Discover this week's massive Manchester addition

4-5 minute read

By Daisy Goddard | October 27, 2023

Manchester records

There are over 25 million new records for you to explore.

This Findmypast Friday, we're delighted to announce an exciting batch of updates.

We've added a huge new set of Greater Manchester Electoral Registers which takes our total number of Manchester records to 42 million. We've also updated our Greater London Burials, and added to our existing collection of Berkshire Baptisms.

But that's not all - a new title also joined our newspaper collection, with further updates to six existing publications.

Manchester Electoral Registers

If there are gaps in the Lancashire branches of your family tree, this massive new addition will likely be able to help you. This exclusive set contains 25,066,154 electoral register records from the city of Manchester, spanning the years 1820-1940.

It can be tricky to trace your ancestor's movements in between census years, and indeed in the 1930s and 1940s, for which there are no census records available. These electoral rolls are valuable because they may help you to do just that - locate where a person was living year after year.

King Street, Manchester, c. 1927.

King Street, Manchester, c. 1927. View full-size.

Perhaps your ancestors lived in the same house for decades, or maybe they moved up and down the country for work. Whatever your Manchester family's story looks like, this exclusive set will help you uncover it in more detail than ever.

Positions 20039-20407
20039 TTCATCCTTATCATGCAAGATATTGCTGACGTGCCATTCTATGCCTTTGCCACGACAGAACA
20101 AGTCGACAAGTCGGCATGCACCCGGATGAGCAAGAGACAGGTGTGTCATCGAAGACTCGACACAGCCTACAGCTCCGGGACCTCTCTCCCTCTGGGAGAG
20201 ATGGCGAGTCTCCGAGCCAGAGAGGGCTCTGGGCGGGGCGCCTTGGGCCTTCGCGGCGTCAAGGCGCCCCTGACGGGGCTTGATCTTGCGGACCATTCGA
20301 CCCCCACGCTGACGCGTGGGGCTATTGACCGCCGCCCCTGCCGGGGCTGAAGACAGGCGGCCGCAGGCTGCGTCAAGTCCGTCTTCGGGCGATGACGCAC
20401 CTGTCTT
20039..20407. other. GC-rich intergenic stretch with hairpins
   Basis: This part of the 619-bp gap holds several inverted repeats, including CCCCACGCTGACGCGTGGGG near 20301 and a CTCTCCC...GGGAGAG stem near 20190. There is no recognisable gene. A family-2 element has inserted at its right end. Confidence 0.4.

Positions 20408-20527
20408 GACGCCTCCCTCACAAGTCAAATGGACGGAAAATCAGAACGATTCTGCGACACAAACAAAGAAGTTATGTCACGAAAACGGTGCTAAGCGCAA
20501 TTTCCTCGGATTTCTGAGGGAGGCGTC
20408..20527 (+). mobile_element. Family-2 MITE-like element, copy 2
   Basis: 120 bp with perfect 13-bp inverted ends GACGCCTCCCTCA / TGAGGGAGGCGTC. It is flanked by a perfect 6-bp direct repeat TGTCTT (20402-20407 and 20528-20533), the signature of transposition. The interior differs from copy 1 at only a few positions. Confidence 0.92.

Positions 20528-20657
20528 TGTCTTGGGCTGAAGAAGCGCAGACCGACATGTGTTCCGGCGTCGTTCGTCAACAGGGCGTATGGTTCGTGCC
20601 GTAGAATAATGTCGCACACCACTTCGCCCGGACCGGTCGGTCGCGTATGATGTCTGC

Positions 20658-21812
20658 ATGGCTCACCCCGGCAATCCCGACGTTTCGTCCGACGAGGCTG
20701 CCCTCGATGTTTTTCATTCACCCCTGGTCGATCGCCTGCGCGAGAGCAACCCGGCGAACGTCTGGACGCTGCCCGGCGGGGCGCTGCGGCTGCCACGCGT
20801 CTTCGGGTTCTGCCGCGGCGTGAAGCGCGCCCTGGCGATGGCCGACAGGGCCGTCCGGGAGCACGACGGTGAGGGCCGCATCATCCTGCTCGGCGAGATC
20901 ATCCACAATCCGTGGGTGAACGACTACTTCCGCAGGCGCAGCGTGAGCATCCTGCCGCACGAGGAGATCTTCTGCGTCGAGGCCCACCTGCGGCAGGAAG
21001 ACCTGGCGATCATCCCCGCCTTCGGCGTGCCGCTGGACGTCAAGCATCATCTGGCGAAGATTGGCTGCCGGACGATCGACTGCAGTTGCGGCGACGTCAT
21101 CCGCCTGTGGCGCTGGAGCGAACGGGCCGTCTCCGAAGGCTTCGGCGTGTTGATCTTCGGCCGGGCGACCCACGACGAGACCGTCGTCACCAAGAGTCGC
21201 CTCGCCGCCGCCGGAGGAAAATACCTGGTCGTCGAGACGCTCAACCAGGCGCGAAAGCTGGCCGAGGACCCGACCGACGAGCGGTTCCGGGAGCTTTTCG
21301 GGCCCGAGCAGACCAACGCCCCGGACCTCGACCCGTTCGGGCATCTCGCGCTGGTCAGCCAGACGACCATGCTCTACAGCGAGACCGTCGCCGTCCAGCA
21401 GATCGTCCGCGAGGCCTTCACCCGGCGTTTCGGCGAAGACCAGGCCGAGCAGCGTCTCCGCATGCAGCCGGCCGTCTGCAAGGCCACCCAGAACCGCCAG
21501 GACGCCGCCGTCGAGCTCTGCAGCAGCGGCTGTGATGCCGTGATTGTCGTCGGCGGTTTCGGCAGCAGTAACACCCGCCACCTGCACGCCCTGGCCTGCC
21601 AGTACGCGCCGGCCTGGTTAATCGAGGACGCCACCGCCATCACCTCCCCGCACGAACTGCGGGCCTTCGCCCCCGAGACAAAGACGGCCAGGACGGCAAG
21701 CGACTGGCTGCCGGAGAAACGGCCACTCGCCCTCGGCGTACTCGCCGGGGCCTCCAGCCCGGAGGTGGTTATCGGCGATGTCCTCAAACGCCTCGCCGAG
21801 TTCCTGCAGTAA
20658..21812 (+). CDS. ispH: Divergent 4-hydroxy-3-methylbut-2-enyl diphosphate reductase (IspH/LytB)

This vast new collection contains both transcriptions and images. Each transcription typically contains a name, home address, township, ward, and record type - but be sure to consult the original image to ensure that you don't miss any additional information.

There are a few notable names to be found within this set. A little digging revealed Hugh Leslie Gibb - the father of the Bee Gees - on a register from 1938. As the transcription reveals, Hugh lived on Thomas Street in Stretford, Talbot North.

With full addresses included, these records are a vital source for house history. Given the gradual granting of voting rights over the course of the 19th and early 20th centuries, they also tell a compelling story about Britain's political sphere.

You'll even find the names of some women in these records before 1918 when the Representation of the People Act granted some women the vote. While women did not have the right to vote in parliamentary elections until 1918, many were permitted to participate in local government elections because they were landowners. The Representation of the People Act granted all women over the age of 30 who met the minimum property requirements the right to vote in all elections and abolished almost all property requirements for men.  It wasn't until 1928 that universal suffrage was awarded to all individuals aged 21 and older.

You can learn more about the context of these records from the information provided on the search page.